About the Institute

The Institute for Conflict, Cooperation and Security (ICCS) was established at the University of Birmingham in February 2012. Its key purpose is to promote a multidisciplinary approach to the security challenges that arise from global interconnectedness. These security challenges pose theoretical and practical questions relating to the possibilities of reducing the risks of violent conflict, as well as developing cooperation and trust, both regionally and globally.

The ICCS aims to produce cutting-edge, internationally renowned research, which has a significant impact on the key practitioner communities with which it engages. The Institute also offers advanced postgraduate training through its newly inaugurated Master’s degree in Global Cooperation and Security. This research-led teaching is supported by a number of research projects that explore the possibilities for promoting sustainable security both within and between communities at the local, national, and global levels.

The Institute shares the wider University‘s tradition of pushing the frontiers of understanding, by asking the big research questions of the day. There are none bigger here than the question of how humanity can learn to better cooperate in order to manage global security challenges such as - nuclear weapons and climate change - as well as the challenge of overcoming intractable conflicts at both the inter-state and intrastate level. The Institute combines a series of existing strengths within Birmingham and beyond in the field of International Relations, and its related subfields of Security Studies and Strategic Studies, as well as War Studies, Development, Law and Ethics.

Our activities:


Alongside more formal research output, we publish our work in the ICCS Brief, a policy-targeted newsletter, as well as on our online ICCS blog to generate our more conceptual and experimental discussions on security.


The Institute runs an MSc in Global Cooperation and Security, in conjunction with the Department of Political Science and International Studies (POLSIS) at the University of Birmingham.  

The programme provides students with an advanced interdisciplinary training in the theory and practice of global cooperation and conflict transformation. In particular the course considers how far actors with different values, cultures, histories and security conceptions can co-exist peacefully in an anarchic international system. The course is taught through an important mix of academic and practitioner input to immerse students in the politics of cooperation and conflict transformation.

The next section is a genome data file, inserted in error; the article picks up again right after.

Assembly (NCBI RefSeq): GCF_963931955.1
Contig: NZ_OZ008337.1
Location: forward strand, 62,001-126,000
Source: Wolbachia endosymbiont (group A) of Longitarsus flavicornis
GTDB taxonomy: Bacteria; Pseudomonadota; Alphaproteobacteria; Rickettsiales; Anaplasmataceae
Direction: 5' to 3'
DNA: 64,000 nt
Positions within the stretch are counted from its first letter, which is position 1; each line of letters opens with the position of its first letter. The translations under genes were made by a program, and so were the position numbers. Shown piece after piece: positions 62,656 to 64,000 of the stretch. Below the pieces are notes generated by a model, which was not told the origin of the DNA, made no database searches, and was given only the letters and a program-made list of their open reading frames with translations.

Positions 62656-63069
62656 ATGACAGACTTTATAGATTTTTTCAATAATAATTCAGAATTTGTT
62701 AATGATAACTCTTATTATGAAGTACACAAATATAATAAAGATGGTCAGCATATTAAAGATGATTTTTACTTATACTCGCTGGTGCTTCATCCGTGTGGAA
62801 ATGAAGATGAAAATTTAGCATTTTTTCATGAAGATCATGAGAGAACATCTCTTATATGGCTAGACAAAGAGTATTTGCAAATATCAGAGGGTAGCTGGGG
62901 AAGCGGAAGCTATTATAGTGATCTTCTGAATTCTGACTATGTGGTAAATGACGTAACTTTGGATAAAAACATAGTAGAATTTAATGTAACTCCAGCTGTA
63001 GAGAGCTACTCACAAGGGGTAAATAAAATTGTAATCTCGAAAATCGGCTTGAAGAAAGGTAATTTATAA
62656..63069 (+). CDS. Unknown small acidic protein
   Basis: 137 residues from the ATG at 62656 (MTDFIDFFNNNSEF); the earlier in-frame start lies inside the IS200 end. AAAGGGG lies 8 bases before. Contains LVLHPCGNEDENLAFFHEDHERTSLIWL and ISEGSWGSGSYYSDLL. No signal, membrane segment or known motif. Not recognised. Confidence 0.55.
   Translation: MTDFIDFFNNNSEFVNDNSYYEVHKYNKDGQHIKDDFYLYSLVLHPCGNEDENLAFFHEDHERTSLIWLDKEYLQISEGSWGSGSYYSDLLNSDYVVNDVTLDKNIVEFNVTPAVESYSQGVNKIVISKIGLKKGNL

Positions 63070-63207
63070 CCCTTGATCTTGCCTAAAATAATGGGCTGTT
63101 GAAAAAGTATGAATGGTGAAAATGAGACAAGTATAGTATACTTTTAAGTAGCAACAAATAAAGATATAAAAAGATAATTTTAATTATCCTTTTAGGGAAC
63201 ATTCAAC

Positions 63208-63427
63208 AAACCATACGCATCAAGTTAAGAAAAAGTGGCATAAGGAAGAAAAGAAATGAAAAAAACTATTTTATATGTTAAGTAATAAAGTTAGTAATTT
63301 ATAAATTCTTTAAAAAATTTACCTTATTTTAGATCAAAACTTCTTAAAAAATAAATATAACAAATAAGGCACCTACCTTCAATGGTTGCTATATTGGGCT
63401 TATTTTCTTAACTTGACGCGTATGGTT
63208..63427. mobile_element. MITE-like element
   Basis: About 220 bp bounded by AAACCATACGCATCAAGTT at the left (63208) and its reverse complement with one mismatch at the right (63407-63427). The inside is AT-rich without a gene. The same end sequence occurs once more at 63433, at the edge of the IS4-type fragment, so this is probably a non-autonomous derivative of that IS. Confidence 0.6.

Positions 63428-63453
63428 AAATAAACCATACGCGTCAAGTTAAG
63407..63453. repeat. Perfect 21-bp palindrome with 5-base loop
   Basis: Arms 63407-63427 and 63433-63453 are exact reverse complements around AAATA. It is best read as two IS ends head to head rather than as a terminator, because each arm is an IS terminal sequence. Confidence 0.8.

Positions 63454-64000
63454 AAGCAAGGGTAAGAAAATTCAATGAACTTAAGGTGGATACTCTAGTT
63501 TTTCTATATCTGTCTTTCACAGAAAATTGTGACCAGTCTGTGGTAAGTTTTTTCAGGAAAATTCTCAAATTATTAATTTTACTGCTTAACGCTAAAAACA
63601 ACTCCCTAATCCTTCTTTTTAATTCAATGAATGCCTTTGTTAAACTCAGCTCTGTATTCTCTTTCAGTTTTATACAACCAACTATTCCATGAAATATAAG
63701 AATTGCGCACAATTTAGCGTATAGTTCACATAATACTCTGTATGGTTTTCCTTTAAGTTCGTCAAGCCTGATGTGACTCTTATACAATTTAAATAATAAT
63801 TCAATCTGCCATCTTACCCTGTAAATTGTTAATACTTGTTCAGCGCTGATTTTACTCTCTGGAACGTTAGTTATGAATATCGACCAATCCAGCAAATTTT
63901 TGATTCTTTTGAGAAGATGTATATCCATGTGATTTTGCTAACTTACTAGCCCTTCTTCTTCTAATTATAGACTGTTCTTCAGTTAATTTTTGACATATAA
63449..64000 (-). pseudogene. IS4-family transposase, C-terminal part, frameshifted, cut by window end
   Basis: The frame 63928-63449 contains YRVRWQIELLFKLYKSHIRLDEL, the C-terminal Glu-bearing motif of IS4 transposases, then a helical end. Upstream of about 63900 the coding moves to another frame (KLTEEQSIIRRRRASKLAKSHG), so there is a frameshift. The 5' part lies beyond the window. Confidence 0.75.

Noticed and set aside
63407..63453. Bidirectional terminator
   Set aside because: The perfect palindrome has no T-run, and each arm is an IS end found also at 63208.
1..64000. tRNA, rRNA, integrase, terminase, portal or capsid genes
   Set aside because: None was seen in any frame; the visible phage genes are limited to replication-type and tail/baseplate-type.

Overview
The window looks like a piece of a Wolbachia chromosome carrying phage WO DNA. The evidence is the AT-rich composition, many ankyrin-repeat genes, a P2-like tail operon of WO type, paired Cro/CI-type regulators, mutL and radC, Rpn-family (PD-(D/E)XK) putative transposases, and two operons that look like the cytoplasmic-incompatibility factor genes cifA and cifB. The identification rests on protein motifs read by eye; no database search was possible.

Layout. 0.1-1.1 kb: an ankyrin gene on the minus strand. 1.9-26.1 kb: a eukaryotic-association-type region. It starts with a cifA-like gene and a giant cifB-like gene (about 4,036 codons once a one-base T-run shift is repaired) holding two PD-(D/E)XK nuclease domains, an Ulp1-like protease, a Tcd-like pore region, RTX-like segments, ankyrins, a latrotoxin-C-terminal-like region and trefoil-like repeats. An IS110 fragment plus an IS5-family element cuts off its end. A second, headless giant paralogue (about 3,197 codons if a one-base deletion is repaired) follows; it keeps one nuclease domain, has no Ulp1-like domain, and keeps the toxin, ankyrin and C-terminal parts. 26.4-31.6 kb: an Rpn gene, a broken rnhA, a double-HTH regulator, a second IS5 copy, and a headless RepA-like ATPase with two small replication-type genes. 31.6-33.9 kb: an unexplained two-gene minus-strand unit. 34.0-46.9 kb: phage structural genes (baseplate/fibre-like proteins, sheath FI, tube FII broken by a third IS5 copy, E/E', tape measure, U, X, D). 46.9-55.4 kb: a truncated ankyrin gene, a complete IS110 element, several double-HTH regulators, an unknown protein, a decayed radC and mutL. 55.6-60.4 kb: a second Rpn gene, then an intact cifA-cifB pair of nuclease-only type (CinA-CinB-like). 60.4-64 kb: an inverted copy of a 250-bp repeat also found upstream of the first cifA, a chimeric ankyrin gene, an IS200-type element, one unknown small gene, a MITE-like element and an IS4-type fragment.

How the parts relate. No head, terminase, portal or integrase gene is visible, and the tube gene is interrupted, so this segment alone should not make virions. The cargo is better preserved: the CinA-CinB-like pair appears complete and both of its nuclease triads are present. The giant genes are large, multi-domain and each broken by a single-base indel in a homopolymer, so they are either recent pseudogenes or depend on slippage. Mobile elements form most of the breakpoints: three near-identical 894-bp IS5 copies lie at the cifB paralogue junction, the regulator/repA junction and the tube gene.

The Institute hosts an annual five day training programme on ‘Trust, diplomacy and Conflict Transformation’ for students and practitioners interested in innovative models of conflict transformation in global politics.

We deliver specialist lectures by internationally renowned academics and conflict practitioners with a wealth of experience in dealing with negotiations and mediation in deeply adversarial settings. This includes a mixture of training specialists and policy makers who have dealt with intractable conflicts at both the local and global level, employing models of best practice and reflecting from personal experience. Alongside these specialist lectures, we provide participants with the core mediation and communication skills deemed essential for successful negotiations through two days of intensive training.


The Institute regularly organises conferences reflecting our current research themes and invites a variety of international scholars and policy-makers to participate. Previously we have hosted conferences on: ‘Trust, Cooperation and the Global Nuclear future’, ‘Civil Wars and the State-building Challenge’, and ‘Somalia: Negotiating the balance between ‘African Solutions’ and international responses’.

Each academic semester, the Institute also runs a prestigious seminar series, attracting high-profile academics and practitioners who are at the cutting edge of their field.